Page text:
Framing the ACT Report Recommendations as an Opportunity for Critical Conversations
On October 17, ACT reported that the average mathematics score on its annual college entrance exam for the graduating class of 2018 was the lowest in 20 years. The Condition of College and Career Readiness, 2018 reported that the score of 20.5 (on a 1 to 35 scale), followed scores of 20.7 in 2017, 20.6 in 2016, 20.8 in 2015, and 20.9 for the class of 2014.
The decline in recent years in the mathematics score on the ACT exam has many educators and policymakers concerned. There is apprehension about whether these scores suggest a negative impact on science, technology, engineering, and mathematics (STEM) readiness and the potential impact on America's economic, social, and political security. While I understand why these are causes for concern for many, I see the discourse about the ACT mathematics scores as an opportunity to broaden the discussion to include issues of equity, curriculum, and assessment. Nowhere to be found in the reporting by various agencies on the decline in the ACT scores is there any mention of the gross inequities within society that continue to be reflected in students' educational outcomes. Critical conversations are necessary for knowing and understanding not only the indicators for mathematics and STEM readiness but also the inequities that contribute to the factors that offer advantages to some learners while disadvantaging others. These conversations might also include whether students are prepared mathematically to succeed in post-secondary education, participate in a democratic society, and make wise decisions in their personal lives.
While there are conversations and concerns about the ACT mathematics scores, many reporting agencies have omitted the five recommendations found at the end of the ACT report (page 17). The recommendations provide a framework for starting these critical conversations about the distribution of resources, the impact of disparities on outcomes, and learners' social and emotional needs. The ACT report made five recommendations for districts, states, and policymakers:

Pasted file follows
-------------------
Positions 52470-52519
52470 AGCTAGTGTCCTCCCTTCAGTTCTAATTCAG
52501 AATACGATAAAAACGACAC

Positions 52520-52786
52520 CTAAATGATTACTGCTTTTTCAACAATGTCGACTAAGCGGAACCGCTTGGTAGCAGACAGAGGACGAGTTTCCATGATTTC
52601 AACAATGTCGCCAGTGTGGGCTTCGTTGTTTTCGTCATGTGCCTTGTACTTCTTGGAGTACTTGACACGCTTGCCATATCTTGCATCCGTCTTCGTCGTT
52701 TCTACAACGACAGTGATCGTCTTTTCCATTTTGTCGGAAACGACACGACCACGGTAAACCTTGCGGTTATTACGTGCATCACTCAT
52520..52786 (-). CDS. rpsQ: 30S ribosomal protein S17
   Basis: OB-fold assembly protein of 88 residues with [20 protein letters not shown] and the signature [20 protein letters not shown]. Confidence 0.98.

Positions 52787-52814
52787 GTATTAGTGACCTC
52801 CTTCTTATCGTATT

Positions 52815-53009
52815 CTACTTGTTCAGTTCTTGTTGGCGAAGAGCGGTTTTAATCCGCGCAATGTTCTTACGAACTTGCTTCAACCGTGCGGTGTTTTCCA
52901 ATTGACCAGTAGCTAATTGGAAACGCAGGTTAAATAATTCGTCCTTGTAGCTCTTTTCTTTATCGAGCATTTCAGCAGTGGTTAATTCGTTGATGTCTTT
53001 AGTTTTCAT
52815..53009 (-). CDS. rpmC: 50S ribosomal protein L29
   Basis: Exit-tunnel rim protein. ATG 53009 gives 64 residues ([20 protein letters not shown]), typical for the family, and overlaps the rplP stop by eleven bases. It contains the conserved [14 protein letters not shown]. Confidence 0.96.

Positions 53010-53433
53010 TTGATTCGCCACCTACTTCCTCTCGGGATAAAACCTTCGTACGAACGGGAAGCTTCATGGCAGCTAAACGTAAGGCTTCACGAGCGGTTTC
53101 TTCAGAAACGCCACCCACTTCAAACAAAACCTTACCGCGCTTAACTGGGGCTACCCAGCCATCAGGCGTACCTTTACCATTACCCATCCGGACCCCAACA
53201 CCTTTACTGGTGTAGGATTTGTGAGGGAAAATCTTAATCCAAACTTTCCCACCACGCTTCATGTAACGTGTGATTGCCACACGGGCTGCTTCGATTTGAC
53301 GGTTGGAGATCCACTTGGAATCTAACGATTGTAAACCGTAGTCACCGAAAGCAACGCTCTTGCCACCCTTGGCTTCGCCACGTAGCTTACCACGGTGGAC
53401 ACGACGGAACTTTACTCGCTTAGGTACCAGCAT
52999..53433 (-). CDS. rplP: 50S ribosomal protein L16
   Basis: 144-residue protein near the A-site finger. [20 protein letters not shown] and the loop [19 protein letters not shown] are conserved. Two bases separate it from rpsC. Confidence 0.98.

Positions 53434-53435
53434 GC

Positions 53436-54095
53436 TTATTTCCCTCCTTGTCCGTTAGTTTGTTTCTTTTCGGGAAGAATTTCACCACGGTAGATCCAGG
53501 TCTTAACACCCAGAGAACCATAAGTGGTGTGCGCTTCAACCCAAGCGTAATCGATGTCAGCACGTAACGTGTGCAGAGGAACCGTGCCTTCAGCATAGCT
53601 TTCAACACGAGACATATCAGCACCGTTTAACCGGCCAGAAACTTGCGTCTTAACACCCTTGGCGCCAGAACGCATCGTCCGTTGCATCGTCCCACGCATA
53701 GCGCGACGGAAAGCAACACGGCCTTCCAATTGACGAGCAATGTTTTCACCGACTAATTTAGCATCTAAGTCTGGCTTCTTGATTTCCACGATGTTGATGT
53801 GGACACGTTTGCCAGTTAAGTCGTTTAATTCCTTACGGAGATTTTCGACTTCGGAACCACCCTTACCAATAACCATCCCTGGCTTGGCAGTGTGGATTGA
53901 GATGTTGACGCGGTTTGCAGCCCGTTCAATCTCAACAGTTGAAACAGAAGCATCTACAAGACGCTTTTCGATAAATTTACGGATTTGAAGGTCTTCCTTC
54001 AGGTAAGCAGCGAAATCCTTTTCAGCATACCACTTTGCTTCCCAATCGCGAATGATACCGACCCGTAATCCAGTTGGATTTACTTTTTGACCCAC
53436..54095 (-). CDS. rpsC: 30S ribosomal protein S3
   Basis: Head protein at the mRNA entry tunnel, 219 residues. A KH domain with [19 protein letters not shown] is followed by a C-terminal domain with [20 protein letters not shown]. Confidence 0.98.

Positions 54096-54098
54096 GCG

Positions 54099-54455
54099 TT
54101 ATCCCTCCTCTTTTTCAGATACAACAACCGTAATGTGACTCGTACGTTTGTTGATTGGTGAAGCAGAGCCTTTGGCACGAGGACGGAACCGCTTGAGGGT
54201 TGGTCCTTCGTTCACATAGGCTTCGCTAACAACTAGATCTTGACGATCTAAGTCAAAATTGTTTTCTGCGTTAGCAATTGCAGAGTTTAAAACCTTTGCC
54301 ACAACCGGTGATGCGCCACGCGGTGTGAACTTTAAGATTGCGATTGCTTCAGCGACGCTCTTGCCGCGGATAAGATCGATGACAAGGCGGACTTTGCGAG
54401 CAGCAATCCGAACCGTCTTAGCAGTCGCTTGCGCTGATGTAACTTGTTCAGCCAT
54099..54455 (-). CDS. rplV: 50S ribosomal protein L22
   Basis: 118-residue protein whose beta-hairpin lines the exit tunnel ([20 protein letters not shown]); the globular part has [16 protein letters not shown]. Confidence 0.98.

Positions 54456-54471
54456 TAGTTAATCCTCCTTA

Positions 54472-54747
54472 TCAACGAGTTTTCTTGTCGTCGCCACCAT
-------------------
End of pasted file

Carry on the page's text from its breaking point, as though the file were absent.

The recommendations in the ACT report connect with NCTM's Catalyzing Change in High School Mathematics: Initiating Critical Conversations (2018) for a broader dialogue on high school mathematics. Catalyzing Change seeks to initiate critical conversations around the following challenges:
As you engage in critical conversations, consider these questions as starters for framing your discussions:
I encourage you to read Catalyzing Change and to use the questions above to start these critical conversations with your colleagues. I am interested in finding out how your critical conversations progress. Please share your successes and challenges on MyNCTM.org.
Robert Q. Berry, III
ACT. The Condition of College and Career Readiness, 2018. Iowa City, IA: ACT, 2018.
National Council of Teachers of Mathematics (NCTM). Catalyzing Change in High School Mathematics: Initiating Critical Conversations. Reston, VA: NCTM, 2018.
Dear President Berry,
Thank you for bringing these scores to our attention. The 5 recommendations for improving the scores are plausible, but they are significantly inadequate.
1. Where is the numerical cost analysis to predict how many dollars are needed for improving a score of 20.5 to 20.9?
2. Recommendation #4 sounds good, but how many dollars will it take for professional development to transform current conventional teachers into holistic teachers whose mathematics classes will reach a level of culturally responsive pedagogy?
3. Where is the research to determine the educational validity of the ACT mathematics test, for all applicants to a college or university, who will be studying in the humanities?
In short, besides the qualitative recommendations, I want to see quantitative costs associated with each of them. Only then does the issue of improving scores properly move more toward state departments of education's responsibility, and move proportionately away from teachers.
Upon examining the sample ACT mathematics test questions, it appears that they do not reflect the Standards for Mathematical Practice and are very much skills only type questions.
Additionally, this is a timed, multiple choice test which research indicates is one of the least effective measures of student understanding.
So maybe the report should have included an examination of the tool and its correlation with the current mathematics standards.
Dr. Terry Souhrada
Secondary Mathematics Education
Salish Kootenai College